First, we learned to “eat local”—the produce and meats that were grown on nearby farms—and next came drinking locally, with farm wineries and micro-breweries popping up like portobellos in Kennett Square, Pa. Now brace yourself for the next wave: spirits made from distilleries next door.
Of course, when I was growing up in the hills of West Virginia, we also had local “distilleries,” but the men who operated these moonshine stills deep in the woods did not exactly welcome visitors.
“Actually, our next product is a white whiskey that’s 100 percent from corn and is 88 proof,” says Andrew Auwerda, a partner in the 6-year-old Philadelphia Distilling Company, one of two distilleries nearby. Uh, what are you calling that whiskey, Andrew? “We’re thinking of ’Shine,’” he says.
Philadelphia Distilling, whose spirits are widely distributed in Delaware and several other states, started with Bluecoat gin, a handsomely packaged bottle with an excellent taste inside. Then, it backward integrated to vodka, as “gin is actually just another flavored vodka,” as master distiller Robert Cassell points out. They called it Penn 1681, and their third entry was Vieux Carré absinthe, as they tried to cash in on the legalization of the once-forbidden wormwood spirit.
“We may have slightly different demographics for our ’Shine customers,” Auwerda admits.
And it only stood to reason that sooner or later Sam Calagione, the founding genius of Dogfish Head Craft Brewery in Milton and recent TV star, would run out of new brews to concoct in downstate Delaware and turn to the spirits world. And so he has.
The Dogfish Head Brown Honey rum, “settled on American oak chips,” is an 80 proof sweet kiss on the lips that is quite tasty and somewhat different than traditional rums. It is one of three rums from Dogfish Head, which also makes vodka and “jin.”
Auwerda plans to move Philadelphia Distilling into Philly center city in a year or so. And he dreams that the legislature will someday consider direct consumer purchases.
That will no doubt cause a spirited debate.
Page 2: Welcome to the Family | The folks of Nino’s Pizza fame open an upscale Italian eatery in the state capital. It’s time to gather around the fountain.
Welcome to the Family
The folks of Nino’s Pizza fame open an upscale Italian eatery in the state capital. It’s time to gather around the fountain.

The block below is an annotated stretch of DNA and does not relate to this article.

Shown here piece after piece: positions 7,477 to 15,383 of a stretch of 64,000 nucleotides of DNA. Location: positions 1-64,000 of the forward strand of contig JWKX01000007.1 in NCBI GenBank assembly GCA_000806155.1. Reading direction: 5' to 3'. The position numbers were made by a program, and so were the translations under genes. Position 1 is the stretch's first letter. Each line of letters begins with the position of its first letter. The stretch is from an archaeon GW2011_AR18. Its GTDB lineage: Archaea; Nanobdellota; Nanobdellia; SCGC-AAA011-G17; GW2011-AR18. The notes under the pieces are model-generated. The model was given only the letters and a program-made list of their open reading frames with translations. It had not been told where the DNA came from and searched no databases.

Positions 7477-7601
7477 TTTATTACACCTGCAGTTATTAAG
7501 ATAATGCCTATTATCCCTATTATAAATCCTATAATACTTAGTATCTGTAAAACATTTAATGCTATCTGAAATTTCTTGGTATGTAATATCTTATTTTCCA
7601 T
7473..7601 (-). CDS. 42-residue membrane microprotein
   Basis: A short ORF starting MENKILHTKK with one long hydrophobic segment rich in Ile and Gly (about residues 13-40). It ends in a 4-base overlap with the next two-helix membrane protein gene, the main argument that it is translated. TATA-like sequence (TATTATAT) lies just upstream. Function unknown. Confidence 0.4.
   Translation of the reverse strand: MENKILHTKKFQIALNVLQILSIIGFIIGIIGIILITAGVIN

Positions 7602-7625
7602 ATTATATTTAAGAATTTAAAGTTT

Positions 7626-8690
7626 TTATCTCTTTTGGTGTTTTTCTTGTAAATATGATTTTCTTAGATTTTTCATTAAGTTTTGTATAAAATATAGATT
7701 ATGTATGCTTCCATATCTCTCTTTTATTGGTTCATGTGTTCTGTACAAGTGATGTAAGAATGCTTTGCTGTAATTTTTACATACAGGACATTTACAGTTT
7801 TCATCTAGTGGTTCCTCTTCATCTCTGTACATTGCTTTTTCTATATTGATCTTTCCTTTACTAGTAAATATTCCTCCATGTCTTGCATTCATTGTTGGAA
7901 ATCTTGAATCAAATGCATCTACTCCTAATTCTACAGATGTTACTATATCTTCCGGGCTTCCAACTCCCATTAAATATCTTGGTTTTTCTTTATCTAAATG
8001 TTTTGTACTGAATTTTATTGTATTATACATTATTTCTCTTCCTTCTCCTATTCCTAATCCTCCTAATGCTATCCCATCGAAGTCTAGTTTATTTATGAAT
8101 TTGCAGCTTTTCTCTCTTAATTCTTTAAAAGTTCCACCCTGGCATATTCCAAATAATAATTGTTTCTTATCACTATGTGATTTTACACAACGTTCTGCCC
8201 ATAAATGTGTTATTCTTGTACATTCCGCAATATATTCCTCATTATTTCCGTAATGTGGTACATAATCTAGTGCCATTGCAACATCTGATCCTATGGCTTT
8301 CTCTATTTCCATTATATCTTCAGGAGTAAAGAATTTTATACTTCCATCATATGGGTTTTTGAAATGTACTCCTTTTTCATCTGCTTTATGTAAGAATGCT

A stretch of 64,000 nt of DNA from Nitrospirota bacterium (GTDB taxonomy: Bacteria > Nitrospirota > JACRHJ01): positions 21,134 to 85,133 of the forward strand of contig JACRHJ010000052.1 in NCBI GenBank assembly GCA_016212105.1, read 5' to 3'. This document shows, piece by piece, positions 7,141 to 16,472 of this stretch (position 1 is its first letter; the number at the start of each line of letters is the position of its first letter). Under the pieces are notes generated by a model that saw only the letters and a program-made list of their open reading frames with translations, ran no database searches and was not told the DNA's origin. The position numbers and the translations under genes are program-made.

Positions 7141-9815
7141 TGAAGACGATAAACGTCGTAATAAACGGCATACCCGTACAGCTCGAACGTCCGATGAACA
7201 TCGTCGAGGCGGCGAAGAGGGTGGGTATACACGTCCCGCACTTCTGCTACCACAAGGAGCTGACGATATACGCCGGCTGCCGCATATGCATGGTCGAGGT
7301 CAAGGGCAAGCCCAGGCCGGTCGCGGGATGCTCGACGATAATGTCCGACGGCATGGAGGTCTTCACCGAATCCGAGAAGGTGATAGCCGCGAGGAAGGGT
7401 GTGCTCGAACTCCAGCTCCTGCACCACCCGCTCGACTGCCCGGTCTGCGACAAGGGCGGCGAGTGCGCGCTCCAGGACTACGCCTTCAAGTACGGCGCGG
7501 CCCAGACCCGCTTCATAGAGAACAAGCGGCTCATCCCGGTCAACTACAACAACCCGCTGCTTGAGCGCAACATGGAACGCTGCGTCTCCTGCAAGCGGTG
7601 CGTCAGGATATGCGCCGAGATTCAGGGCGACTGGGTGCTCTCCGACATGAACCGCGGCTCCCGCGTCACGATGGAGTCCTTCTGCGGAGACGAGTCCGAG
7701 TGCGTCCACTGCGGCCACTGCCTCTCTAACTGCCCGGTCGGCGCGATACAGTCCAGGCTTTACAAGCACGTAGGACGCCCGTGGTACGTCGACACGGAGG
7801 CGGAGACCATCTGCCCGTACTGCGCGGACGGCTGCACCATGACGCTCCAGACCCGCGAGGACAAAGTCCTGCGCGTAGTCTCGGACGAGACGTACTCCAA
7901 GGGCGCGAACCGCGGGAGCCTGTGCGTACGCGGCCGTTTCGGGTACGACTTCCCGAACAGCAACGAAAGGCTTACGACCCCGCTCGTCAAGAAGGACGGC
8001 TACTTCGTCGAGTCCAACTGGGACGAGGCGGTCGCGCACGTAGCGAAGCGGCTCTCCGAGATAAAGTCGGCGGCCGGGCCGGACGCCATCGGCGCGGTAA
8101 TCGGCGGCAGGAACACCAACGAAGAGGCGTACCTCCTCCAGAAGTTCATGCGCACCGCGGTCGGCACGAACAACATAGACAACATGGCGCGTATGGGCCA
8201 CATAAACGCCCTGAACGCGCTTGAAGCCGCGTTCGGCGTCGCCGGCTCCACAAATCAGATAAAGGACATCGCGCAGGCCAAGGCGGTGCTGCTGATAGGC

Change is good. At least, it is for the owners of Piazza Mia Italian Bar & Grill (492 S. Red Haven Lane, Dover, 387-1870, piazzamia.com), Dover’s newest upscale Italian eatery.
Piazza springs from the family that brought us Nino’s Pizza, the delicious yet humble pizzeria chain whose nine locations stretch from West Chester, Pa., to Smyrna.
But Piazza represents something new altogether. The orange-hued walls give way to hip lighting fixtures, and a glowing light mural of the Roman Trevi Fountain illuminates Italian landscape mosaics on tabletops. In the center of the dining room, an ornate fountain feature makes a striking centerpiece.
“The town in Italy our family is from is called Mola di Bari and it’s famous for its piazza,” says owner Gaetano Diomede. “It’s like the town gathering place for couples, friends, family. So for our restaurant we wanted our customers to circle around the fountain. We’re saying be our family; be our friends.”
Piazza Mia diverges from Nino’s in the menu department, too. House favorites include pan-seared scallops with risotto, filet Oscar and broiled mahi mahi. There’s a full service bar replete with flatscreen TVs, a traditional brick pizza oven, and a gelato bar for desserts.
“I think people in Dover are sick and tired of the chain restaurants,” Diomede says. “Customers like that we’re family owned and operated and that food is made fresh to order.”
General manager Nick Pesce says the area seemed ripe for the picking. “Change, something new, something exciting. That’s what we were going for.”
So far, the locals have noticed.
“The comment cards we get make us laugh,” Diomede says. “One said our food was better than what they had in Italy. Another just said it felt like his Nonna was in our kitchen.” —Matt Amis